As workers and unions attempt to organize in the U.S. economy, we are confronted with a broken immigration system as well as corporate driven U.S. labor laws. When these two systems meet at the worksite, it’s no wonder that it has become extremely difficult for workers to organize for their rights.
Our broken immigration system is exploited by large corporate interests and used to lower labor standards. We have a two-tiered system of rules and standards that denies millions of workers access to basic rights and benefits in the workplace. All workers lose ground in a system that allows unscrupulous employers to suppress basic organizing rights, intimidate and retaliate against employees, and treat workers differently based on immigration status.
We need to make immigration reform work for workers — not just corporations!
Here are three important areas for worker protections for immigration reform:
o The POWER Act: provides immigrant workers exercising labor and civil rights with protections against retaliation and exploitation. We believe the POWER Act is an essential strategy in stopping the exploitation and abuse of immigrant workers by unscrupulous employers who profit from these practices.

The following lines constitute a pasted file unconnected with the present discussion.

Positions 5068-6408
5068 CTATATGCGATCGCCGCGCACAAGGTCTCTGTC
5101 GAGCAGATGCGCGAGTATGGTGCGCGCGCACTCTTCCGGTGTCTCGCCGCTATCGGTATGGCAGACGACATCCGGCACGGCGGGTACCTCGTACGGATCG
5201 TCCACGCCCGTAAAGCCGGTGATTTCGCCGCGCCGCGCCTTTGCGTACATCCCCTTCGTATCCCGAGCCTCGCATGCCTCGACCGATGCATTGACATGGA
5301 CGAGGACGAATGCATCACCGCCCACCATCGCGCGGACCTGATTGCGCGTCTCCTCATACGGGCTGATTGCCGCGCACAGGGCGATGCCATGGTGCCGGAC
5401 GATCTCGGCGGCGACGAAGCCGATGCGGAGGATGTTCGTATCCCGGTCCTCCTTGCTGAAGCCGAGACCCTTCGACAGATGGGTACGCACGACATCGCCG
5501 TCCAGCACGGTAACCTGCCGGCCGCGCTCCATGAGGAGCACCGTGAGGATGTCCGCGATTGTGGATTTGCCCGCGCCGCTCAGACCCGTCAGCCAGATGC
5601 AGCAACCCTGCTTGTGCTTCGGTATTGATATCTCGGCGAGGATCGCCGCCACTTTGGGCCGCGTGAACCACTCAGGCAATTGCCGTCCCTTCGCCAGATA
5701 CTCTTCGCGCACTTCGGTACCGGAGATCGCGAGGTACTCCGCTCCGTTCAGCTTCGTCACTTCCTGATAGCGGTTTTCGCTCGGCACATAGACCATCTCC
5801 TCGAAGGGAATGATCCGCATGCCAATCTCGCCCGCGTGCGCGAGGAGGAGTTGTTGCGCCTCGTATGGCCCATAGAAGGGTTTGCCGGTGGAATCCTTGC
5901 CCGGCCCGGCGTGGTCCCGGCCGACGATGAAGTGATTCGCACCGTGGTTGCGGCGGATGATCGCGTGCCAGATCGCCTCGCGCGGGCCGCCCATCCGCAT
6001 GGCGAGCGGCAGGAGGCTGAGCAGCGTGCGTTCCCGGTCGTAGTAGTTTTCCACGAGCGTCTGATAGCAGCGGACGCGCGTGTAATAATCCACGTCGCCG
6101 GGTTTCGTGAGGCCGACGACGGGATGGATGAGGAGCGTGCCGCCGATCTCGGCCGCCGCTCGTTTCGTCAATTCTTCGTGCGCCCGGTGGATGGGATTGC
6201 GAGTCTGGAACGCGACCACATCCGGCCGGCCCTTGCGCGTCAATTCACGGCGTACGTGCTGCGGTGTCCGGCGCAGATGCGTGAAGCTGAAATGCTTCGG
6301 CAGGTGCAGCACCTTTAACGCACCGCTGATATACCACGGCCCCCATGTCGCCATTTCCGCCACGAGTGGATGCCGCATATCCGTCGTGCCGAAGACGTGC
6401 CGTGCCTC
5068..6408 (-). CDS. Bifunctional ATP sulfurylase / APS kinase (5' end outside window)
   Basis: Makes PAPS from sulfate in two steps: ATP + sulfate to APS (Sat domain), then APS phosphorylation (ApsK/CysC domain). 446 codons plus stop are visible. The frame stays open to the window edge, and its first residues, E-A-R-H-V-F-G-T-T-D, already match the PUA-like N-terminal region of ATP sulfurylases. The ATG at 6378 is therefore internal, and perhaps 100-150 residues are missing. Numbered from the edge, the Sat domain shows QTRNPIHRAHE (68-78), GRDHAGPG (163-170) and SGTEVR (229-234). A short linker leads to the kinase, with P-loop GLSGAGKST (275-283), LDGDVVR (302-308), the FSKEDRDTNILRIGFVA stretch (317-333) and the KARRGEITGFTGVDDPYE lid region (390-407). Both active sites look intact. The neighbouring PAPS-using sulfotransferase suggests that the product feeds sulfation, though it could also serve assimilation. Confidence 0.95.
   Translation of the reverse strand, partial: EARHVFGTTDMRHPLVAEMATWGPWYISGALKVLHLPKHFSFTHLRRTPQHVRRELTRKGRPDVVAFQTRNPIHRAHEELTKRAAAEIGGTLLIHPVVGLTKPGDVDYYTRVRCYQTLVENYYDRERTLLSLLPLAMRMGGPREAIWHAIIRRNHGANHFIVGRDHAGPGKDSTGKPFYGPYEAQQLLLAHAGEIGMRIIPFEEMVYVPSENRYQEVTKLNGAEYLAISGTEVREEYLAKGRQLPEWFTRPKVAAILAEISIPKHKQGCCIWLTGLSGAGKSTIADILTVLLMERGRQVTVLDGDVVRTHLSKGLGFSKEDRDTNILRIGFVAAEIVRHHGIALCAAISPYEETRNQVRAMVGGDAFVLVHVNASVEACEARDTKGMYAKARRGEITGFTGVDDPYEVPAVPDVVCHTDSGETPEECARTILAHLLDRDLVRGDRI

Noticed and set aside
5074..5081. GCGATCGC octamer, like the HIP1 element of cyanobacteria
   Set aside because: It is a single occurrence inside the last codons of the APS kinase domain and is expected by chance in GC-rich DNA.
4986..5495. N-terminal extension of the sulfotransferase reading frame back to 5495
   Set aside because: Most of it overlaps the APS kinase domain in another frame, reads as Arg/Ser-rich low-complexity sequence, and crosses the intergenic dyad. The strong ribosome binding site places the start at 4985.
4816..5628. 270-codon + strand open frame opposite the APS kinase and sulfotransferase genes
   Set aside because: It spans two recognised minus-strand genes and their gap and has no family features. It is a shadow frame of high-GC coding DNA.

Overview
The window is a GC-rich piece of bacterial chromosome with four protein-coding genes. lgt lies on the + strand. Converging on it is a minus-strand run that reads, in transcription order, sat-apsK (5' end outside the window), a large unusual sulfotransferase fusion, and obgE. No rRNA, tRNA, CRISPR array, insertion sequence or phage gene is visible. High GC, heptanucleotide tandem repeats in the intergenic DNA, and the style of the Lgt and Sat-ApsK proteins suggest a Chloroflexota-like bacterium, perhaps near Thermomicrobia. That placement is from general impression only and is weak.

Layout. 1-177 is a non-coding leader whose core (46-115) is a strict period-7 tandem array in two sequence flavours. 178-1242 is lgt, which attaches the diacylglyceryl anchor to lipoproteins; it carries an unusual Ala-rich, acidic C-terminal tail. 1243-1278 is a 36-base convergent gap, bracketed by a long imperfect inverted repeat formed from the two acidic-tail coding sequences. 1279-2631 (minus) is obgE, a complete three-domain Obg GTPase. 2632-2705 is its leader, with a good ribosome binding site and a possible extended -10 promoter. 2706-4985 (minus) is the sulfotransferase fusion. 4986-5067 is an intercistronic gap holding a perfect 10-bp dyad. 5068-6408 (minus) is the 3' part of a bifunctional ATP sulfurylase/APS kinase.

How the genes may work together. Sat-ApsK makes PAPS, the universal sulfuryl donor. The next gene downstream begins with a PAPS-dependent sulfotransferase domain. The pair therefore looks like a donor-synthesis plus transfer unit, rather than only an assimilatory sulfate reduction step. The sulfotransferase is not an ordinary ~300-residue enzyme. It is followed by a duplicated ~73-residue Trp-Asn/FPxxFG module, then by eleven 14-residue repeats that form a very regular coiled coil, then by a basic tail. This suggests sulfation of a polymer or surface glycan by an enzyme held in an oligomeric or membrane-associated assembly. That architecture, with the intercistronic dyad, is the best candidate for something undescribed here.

o Caring Across Generations: provides an opportunity to address the critical and rapidly growing need for quality home care work as our society ages and to allow undocumented care workers to come out of the shadows. Our vision for immigration reform includes a path to citizenship for all 11 million undocumented immigrants that de-links proof of employment from the process and recognizes the critical role of undocumented care workers already living in the U.S.; and a system for future care workers to enter the country on an expedited pathway to citizenship when shortages in care labor markets exist.
o Future Flow/Guestworker Programs: Future employment-based immigration proposals must guarantee strong labor standards for all workers who arrive to work in the United States. Existing guestworker programs should be improved, not expanded. Immigrant workers who arrive to work on visas for any period of time must have the same labor and employment rights as U.S. workers. This will remove the economic incentive of employers to look to global workforces unless there is a real labor shortage within an industry. Doing so raises standards for all workers and protects against creating a second class of workers.
Immigration reform can raise standards for all workers if policymakers adopt broader, stronger labor protections, along with first-class citizenship.